21. “Do You Still Love Me?,” Ryan Adams
20. “Name for You,” The Shins
This song’s parent album (the band’s second for Columbia), Heartworms, may not be anywhere near as good from start to finish as any of their indie releases on Sub Pop, but this might actually be my favorite single James Mercer’s written to date, either for his own band or for Broken Bells, for that matter. If everything else on the album had been as exceptional as this song is, Heartworms could have been a real contender for the title of the year’s best album.
19. “Two Ghosts,” Harry Styles
18. “Feels Like Heaven,” Ariel Pink
If it weren’t for the copyright date on this record, you’d swear this had to be a lost record from the ‘80s. Many artists have tried to recapture the mood and ambience of such well-loved ‘80s alternative acts as the Smiths, the Psychedelic Furs, the Church, and Alphaville, but hardly anyone has quite replicated that sound as perfectly as Ariel Pink does here on this utterly gorgeous and chill-inducing track.
17. “Doom or Destiny,” Blondie feat. Joan Jett
16. “Fool Me Once,” Lukas Nelson and Promise of the Real
This soulful little country single from one of Willie Nelson’s sons is a revelation. It’s like hearing your favorite George Strait songs put into a blender with your favorite Little Feat songs, with just a little pinch of Willie himself added for good measure (and indeed Lukas sounds eerily just like a young version of his dad when he gets to the line “I might even walk the line”), and you’ve got one truly irresistible concoction.
15. “Another Love Song,” Ne-Yo
A mildly ironic song coming from someone who first stole our hearts by crooning about being “so sick of love songs,” this song got released to almost no fanfare whatsoever and didn’t even so much as reach the Hot 100, but Ne-Yo once again proves here why he is easily one of the finest R&B singer-songwriters of the last two decades.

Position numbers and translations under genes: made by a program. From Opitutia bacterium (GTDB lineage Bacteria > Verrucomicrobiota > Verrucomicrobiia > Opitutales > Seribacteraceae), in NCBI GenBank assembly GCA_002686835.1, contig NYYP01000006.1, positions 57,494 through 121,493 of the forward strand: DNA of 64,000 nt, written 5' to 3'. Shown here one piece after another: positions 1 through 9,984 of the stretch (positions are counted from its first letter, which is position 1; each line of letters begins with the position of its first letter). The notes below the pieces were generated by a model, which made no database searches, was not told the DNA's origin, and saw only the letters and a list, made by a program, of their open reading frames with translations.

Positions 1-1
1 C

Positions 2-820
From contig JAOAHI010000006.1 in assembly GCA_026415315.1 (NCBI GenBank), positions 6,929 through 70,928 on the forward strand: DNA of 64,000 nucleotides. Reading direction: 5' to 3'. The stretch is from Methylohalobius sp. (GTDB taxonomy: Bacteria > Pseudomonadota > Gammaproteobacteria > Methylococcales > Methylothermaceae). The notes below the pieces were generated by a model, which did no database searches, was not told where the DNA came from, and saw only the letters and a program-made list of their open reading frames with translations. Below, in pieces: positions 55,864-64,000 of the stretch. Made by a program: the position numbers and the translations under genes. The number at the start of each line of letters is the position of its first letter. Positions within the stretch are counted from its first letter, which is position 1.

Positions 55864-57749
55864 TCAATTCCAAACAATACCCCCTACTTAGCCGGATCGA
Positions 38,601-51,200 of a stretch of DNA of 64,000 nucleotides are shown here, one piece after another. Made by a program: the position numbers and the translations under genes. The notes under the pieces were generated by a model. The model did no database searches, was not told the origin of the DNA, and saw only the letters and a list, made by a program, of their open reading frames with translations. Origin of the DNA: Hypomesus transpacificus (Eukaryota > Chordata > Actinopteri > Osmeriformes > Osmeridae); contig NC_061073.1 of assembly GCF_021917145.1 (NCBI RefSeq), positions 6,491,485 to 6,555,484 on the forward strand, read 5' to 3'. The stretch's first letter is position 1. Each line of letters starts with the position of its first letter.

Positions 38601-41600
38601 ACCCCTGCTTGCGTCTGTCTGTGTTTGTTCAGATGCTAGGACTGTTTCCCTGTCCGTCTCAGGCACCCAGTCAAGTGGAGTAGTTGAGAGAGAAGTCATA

14. “The Fighter,” Keith Urban feat. Carrie Underwood
This cut sounds like a real train wreck of an idea on paper – take two of country’s biggest stars and bring them together for a full-blown neo-disco single with hardly a trace of twang to be found – but, somehow, Urban and Underwood find a way of making this cut work and gloriously, at that. You’d have to be a real country purist to be able to resist tapping your toes along to this track.
13. “Glitter,” Charly Bliss
12. “Better Man,” Little Big Town
11. “Lottery,” Train
It might be a far cry from the adult-contemporary-rock they do best (“Drops of Jupiter,” “Calling All Angels,” “Meet Virginia”), but this extremely unexpected excursion into Cuban territory (ignore the lyrics, and you can practically imagine the rhythm track of this song’s chorus being played by Desi Arnaz and his orchestra in an episode of I Love Lucy) is simply far too much fun to be dismissed in the same breath as the band’s deservedly-much-maligned “Play That Song.” This is the band’s best single since at least “Hey, Soul Sister,” and no one else on pop radio this year made being in love sound quite as jubilant as these guys do on this cut. Cue Cupid.